Noticing the slight nuances in taste and outright differences among bourbon, rye whiskey, and higher-proof bourbon, my curiosity was off and running. I began accumulating several readily available whiskeys along with tasting samples while working my way through the Kentucky Bourbon Trail.
It turns out, not only are whiskeys not all the same, but the vast differences in flavor profiles can be quite eye-opening. After tasting and loving a lot of the typical, everyday bourbons, I decided it was time to step up my game to barrel-proof whiskeys. I really enjoyed the experience of being able to taste whiskey directly from the barrel.
Proof Preference Notes
I have since backed off slightly from the extremely high-proof bourbons because I enjoy having more than one pour on occasion. Launching your evening with a 135-proof 2-ounce drink will not make your night last very long. My current proof preference is about 110 to 115 because I’m able to get some alcohol heat and good finish while maintaining the flavors the distillery wanted to present.
Rye Whiskey Obsession
My rye whiskey obsession began in early 2017 when I tasted an offering from Kentucky Owl, which I will revisit in my review section below. I had finished visiting all the large distilleries on the Kentucky Bourbon Trail and decided to venture into the world of the craft distillery.
Early on, I noticed a lot of craft distilleries bringing a rye whiskey to the market before a bourbon. As mentioned above, rye whiskeys appear to mature more quickly and are ready to be enjoyed around that 2-year mark.
The Full Gamut
Today, my personal collection consists of about 70 percent bourbon and 30 percent rye whiskey, which seems similarly proportioned to shelves at most liquor stores. Of these whiskeys, roughly half are large distillery production (Buffalo Trace, Four Roses, Heaven Hill, etc.), while the remaining half comes from small and even micro distilleries stationed all across the country.
Read our article on Best Craft Distilleries to see more from Justin.
I enjoy having the full gamut of offerings. No matter my craving, I always have the whiskey to match. Below you will find tasting notes for some bourbon and rye combinations from a single distillery. These fall into three different price ranges and production styles.
Rye vs. Bourbon Tasting Notes
THE OLD FORESTER
Old Forester Bourbon
- Composition: 100 proof, (72% corn, 18% rye, 10% barley)
- Nose: Vanilla, cherry cordials, red delicious apples
- Palate: Extremely smooth, dark chocolate, plums
- Finish: Short with a nice kick of spice
- Overall Rating: 3 out of 5
Old Forester Rye Whiskey
- Composition: 100 proof, (65% rye, 20% barley, 15% corn)
- Nose: Vanilla icing, strong orange peel
- Palate: Slight peppermint, honeysuckle, caramel apple
- Finish: Quick spice that fades into lingering sweetness
- Overall Rating: 3.25 out of 5
THE WILDERNESS TRAIL
Wilderness Trail Bourbon
- Composition: 100 proof, (64% corn, 24% wheat, 12% barley)
- Nose: Baked cornbread, heath bar, new oak
- Palate: Buttery popcorn, vanilla, honey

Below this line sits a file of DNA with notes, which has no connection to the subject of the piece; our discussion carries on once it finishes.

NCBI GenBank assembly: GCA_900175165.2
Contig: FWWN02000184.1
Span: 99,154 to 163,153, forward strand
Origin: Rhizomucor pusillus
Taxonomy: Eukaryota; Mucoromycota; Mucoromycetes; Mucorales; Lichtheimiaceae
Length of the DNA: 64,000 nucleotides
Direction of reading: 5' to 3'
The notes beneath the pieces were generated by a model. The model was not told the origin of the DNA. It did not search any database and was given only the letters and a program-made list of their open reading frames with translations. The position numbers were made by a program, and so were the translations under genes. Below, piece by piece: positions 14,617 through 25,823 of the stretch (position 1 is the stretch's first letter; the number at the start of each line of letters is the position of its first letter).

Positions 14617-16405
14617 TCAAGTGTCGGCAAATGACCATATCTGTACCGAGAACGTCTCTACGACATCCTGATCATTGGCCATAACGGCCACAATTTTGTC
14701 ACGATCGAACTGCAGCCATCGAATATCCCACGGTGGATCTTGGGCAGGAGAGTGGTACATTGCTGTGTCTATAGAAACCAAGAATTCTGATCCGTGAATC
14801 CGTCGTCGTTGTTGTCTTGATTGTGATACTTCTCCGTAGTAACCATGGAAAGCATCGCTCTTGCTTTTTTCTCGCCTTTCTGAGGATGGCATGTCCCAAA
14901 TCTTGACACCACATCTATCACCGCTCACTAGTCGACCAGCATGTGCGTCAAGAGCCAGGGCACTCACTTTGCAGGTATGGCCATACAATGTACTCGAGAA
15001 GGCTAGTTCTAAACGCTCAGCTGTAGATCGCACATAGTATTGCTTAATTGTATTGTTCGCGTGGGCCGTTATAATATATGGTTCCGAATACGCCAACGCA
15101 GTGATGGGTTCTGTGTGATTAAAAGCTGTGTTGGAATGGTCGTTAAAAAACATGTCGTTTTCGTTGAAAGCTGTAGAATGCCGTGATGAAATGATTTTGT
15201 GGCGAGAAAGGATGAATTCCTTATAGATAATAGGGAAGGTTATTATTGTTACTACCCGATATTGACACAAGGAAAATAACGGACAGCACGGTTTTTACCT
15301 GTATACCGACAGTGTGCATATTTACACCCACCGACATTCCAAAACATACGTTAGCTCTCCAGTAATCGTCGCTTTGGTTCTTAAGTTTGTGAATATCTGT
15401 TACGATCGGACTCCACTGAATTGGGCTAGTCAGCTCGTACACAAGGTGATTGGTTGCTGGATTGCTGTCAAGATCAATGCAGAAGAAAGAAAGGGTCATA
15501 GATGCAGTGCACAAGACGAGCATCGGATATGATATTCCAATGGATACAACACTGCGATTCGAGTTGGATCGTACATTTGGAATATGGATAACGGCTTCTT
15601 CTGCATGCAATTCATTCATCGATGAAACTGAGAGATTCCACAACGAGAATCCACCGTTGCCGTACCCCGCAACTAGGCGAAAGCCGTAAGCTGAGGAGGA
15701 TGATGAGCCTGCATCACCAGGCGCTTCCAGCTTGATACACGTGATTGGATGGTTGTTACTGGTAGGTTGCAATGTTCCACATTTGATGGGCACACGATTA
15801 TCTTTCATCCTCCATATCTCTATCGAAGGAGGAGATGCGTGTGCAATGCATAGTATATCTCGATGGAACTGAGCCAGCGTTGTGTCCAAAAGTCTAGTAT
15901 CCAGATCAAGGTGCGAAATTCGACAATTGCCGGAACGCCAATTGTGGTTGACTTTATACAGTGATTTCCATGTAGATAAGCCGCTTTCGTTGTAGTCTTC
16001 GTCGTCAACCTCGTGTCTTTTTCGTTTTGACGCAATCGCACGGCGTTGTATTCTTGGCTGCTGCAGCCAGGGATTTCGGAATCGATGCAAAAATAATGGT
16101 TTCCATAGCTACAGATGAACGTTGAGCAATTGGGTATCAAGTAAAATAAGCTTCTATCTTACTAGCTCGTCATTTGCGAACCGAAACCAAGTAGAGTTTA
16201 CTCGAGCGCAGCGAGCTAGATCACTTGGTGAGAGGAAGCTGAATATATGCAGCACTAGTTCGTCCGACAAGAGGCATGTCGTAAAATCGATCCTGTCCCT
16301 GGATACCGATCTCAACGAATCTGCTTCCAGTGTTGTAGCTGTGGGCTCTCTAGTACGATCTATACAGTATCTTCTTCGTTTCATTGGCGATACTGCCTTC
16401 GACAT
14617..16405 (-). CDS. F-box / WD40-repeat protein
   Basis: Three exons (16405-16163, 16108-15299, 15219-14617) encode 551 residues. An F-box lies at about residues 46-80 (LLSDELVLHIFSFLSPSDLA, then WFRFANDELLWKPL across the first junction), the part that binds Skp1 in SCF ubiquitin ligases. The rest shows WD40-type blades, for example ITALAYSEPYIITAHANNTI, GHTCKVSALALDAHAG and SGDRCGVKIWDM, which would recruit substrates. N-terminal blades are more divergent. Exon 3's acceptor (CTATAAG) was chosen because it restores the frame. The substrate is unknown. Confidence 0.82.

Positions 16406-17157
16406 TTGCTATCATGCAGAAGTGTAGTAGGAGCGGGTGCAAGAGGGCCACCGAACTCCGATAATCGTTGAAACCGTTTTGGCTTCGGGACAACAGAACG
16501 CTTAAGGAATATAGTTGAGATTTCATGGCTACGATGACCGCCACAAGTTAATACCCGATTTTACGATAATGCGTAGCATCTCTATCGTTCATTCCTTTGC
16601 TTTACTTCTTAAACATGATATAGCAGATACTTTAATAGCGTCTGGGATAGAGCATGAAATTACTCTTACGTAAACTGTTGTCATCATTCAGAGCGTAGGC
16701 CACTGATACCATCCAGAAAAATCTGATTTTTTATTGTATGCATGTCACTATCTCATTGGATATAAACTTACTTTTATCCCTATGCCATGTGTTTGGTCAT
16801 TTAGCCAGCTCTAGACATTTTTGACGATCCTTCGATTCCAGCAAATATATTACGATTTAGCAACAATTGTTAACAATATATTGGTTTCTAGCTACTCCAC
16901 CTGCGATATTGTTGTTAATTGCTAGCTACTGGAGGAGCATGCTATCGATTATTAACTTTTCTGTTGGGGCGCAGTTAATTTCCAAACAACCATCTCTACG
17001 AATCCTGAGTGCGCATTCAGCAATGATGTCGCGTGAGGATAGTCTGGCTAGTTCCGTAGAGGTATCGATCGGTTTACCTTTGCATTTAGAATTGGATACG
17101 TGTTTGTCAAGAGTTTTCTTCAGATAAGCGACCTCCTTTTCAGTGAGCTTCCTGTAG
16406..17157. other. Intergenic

- Finish: Very sweet and short
- Overall Rating: 3 out of 5
Wilderness Trail Rye Whiskey
- Composition: 99.8 proof, (56% rye, 33% corn, 11% barley)
- Nose: Orange, oak, baked multigrain bread
- Palate: Burnt toast, peppercorns, dark fruits
- Finish: Spice quickly fades into drawn-out sweetness
- Overall Rating: 3.5 out of 5
THE KENTUCKY OWL
Kentucky Owl Bourbon Batch 7
- Composition: 118 proof, (mash bill undisclosed)
- Nose: Aged oak, cigar humidor, Caramello
- Palate: Tobacco, leather, caramel bomb
- Finish: Upfront spice to long brown sugar sweetness
- Overall Rating: 4 out of 5
Kentucky Owl Rye Whiskey Batch 1
- Composition: 110.6 proof, (mash bill undisclosed)
- Nose: Old wood, nutmeg, vanilla cream
- Palate: Leather, pipe tobacco, toffee, vanilla, oak
- Finish: Long oaky finish
- Overall Rating: 4.75 out of 5
Slow & Steady Wins This Race
The best advice I can give anyone–amateurs and seasoned veterans alike: Take your time, enjoy the process, and do not race to the finish line. My knowledge comes from years of visiting distilleries, stopping by many local liquor stores, and trying as many different bourbon and rye whiskeys as possible.
Make sure to enjoy every step of your own journey. My hope is that my contribution here enhances your experience. Cheers.
Bourbon & Rye Anytime!
It’s always a pleasure kicking it alongside Justin. So much knowledge. So much generosity. Do yourself a favor and don’t forget to follow him @bourbontraveler. You’ll be glad you did.
Do yourself another favor and check out our handcrafted decanters and whiskey glasses. We’ve got a unique lineup. And it’s all perfect for bourbon, rye, and any other good stuff you’re digging these days. If you need birthday presents, retirement gifts, or holiday happiness–these definitely deliver!
Before you peace out, please share your favorite bourbon or rye whiskey with us in the comments below. We love hearing from our Prestige community. We’re all sharing, learning, and growing here. Give us what you’ve got. And we’ve kept you long enough, folks. Party on.